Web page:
The New Stuff

1506 Views

BRIDGE RECTIFIER W04M


All electronic devices require direct current, since the AC current may not be stable often resulting in ripples due high or low voltages. So bridge rectifiers are used inside the power supplies of almost all electronic equipment.

 

Let’s see what a Rectifier is before we come to know about Bridge Rectifiers

A Rectifier is an electrical device that converts alternating current (AC), which periodically reverses direction, to direct current (DC), which flows in only one direction. The process is known as Rectification.

 

Now coming to Bridge Rectifier

A bridge rectifier is an arrangement of four or more diodes in a bridge circuit configuration as shown in figure 1 which provides the same polarity of output for either polarity of input. A bridge rectifier makes use of four diodes in a bridge arrangement to achieve full-wave rectification. The AC voltage generated is passed through a circuit of four diodes, which is converted into a more useful DC output.

Figure 1 (Bridge Rectifier)

Figure 1 (Bridge Rectifier)

Structure of Bridge Rectifier

A Bridge Rectifier is an arrangement of four or more diodes in a bridge circuit configuration. At a particular time any of the two diodes will be Forward Biased and the other two will be Reverse Biased, as per the polarity at its Anode or Cathode. This creates two different paths for the current at the output for each cycle. However, the polarity of the nodes are not changing at the Output. Thus we will get a Fully Rectified waveform at the output. Since there is no positive and negative half cycles, it is a DC with ripples.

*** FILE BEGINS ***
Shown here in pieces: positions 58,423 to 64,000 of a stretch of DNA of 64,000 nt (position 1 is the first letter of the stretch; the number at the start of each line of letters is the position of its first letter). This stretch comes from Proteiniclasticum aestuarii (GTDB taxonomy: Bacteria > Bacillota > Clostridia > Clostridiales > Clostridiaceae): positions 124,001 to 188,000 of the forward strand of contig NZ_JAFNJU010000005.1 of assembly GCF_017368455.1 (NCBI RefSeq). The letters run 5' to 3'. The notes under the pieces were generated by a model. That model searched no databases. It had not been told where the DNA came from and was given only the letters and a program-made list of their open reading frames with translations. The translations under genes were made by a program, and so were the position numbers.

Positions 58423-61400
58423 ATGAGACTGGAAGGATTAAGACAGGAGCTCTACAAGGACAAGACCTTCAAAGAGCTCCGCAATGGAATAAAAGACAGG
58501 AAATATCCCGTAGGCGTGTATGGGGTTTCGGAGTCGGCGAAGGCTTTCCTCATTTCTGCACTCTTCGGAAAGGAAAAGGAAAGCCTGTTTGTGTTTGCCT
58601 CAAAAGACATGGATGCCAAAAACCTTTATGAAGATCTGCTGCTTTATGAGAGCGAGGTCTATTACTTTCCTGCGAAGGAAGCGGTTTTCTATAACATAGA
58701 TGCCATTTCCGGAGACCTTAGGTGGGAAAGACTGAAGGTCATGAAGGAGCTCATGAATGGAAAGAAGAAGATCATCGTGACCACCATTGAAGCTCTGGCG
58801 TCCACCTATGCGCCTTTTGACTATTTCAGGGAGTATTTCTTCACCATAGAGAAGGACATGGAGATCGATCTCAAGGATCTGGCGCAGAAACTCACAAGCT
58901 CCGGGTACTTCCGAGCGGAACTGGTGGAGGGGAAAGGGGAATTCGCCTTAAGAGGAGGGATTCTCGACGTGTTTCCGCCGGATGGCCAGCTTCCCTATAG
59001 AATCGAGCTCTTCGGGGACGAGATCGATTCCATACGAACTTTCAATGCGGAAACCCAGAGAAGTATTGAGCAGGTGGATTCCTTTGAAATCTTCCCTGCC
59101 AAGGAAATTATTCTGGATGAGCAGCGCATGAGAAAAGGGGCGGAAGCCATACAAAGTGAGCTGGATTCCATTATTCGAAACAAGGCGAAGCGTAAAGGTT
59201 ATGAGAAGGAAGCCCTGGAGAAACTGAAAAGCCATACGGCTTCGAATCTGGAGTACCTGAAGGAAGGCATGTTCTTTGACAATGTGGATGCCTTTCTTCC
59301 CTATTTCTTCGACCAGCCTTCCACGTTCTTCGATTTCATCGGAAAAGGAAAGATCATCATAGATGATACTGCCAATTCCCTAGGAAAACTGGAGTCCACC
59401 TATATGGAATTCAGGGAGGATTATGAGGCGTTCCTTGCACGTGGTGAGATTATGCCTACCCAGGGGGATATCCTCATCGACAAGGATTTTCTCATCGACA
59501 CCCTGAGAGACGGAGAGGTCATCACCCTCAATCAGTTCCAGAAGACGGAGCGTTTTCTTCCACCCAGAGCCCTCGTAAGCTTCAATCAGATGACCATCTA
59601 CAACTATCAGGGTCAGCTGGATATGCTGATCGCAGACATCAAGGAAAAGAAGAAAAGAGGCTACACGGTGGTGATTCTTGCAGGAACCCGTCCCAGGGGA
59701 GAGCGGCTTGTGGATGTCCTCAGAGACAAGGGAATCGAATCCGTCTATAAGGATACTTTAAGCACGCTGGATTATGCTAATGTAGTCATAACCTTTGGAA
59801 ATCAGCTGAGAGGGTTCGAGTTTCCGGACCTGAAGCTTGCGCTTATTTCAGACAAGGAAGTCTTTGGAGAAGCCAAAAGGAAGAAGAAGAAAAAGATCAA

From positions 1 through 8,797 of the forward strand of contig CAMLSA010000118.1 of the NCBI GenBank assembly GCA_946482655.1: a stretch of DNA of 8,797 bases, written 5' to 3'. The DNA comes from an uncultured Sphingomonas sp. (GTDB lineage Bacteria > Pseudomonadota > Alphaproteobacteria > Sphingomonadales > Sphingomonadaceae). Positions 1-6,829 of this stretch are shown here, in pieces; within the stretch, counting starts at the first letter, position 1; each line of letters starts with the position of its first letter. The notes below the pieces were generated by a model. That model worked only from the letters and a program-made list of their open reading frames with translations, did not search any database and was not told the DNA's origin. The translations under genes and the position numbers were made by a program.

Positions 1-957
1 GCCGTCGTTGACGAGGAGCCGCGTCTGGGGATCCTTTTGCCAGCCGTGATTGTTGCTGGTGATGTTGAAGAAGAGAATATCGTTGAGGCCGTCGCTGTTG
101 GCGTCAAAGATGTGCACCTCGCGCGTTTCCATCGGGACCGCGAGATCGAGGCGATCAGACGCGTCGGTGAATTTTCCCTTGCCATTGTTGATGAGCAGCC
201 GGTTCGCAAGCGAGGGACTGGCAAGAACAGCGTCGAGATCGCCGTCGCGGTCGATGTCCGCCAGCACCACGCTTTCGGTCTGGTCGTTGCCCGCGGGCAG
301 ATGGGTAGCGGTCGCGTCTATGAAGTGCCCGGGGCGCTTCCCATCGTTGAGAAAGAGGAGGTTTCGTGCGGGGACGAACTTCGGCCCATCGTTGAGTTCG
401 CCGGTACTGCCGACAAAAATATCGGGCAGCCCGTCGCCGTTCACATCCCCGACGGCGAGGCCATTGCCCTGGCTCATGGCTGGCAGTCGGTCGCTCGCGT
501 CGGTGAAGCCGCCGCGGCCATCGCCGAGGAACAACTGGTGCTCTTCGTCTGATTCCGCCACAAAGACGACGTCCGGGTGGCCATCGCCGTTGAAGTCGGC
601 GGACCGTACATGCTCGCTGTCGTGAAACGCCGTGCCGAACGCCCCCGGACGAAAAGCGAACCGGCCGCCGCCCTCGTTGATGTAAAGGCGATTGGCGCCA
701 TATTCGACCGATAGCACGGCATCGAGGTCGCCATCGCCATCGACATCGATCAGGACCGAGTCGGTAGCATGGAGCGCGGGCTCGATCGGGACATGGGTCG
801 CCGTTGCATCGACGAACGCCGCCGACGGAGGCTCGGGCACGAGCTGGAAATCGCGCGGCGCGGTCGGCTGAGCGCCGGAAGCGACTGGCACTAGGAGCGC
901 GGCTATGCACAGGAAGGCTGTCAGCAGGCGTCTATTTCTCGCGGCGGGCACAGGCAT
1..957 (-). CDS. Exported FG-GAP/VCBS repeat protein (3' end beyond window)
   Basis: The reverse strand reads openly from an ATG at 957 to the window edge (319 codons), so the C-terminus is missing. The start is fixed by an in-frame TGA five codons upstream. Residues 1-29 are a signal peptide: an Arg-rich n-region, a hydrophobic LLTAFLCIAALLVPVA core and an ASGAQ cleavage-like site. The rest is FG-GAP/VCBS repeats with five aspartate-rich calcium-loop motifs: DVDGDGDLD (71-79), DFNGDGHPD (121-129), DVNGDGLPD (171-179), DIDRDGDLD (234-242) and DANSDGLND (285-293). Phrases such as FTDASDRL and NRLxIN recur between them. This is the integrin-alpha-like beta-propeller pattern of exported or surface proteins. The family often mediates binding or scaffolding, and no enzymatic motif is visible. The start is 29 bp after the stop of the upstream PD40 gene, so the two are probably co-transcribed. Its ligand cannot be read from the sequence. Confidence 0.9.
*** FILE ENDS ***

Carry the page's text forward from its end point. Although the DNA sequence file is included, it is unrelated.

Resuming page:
Working Principle of a Bridge Rectifier

For our purpose, we will use a Transformer that converts the 220 VAC available at the wall socket to a 12 VAC signal. The Transformer plugs directly into the wall socket. The transformer has been designed to convert a 220 VAC input into a 12 VAC signal. So this means that the transformer has a 10:1 turn’s ratio.

The Full wave Bridge Rectifier is designed to convert an AC sine wave signal to a full wave DC pulsating signal. The Rectifier is connected to the secondary of a transformer as shown in figure 2.

Figure 2

Figure 2

Current always flows from a point of higher potential to a point of lower potential. Now when the 220 AC voltage is given, the Transformer converts the 220 AC available at the wall socket to a 12 VAC signal.

Let us see the working of a Bridge Rectifier based on figure 3. During Positive half cycle, Diode D1 and D3 are Forward biased and Diode D4 and D2 are Reverse biased. So current flows from point A to B as B has a lower potential than A.

Figure 3 (Before Simulation)

Figure 3 (Before Simulation)

Now point B has a higher potential than C and D, but Diode D1 will be forward biased and conducts, while Diode D4 will be reverse biased and will not conduct but it blocks the flow of current from B to D. And now C has a higher potential than G, so current will flow and the Lamp will blink as shown in figure 4 until the forward biased condition.